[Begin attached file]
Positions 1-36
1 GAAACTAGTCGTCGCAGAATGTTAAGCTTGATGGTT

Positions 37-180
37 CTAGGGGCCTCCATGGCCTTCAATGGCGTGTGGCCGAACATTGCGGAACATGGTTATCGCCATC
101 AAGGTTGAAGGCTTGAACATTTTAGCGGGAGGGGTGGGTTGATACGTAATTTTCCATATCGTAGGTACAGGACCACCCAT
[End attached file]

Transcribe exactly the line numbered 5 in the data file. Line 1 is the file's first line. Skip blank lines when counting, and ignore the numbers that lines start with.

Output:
101 AAGGTTGAAGGCTTGAACATTTTAGCGGGAGGGGTGGGTTGATACGTAATTTTCCATATCGTAGGTACAGGACCACCCAT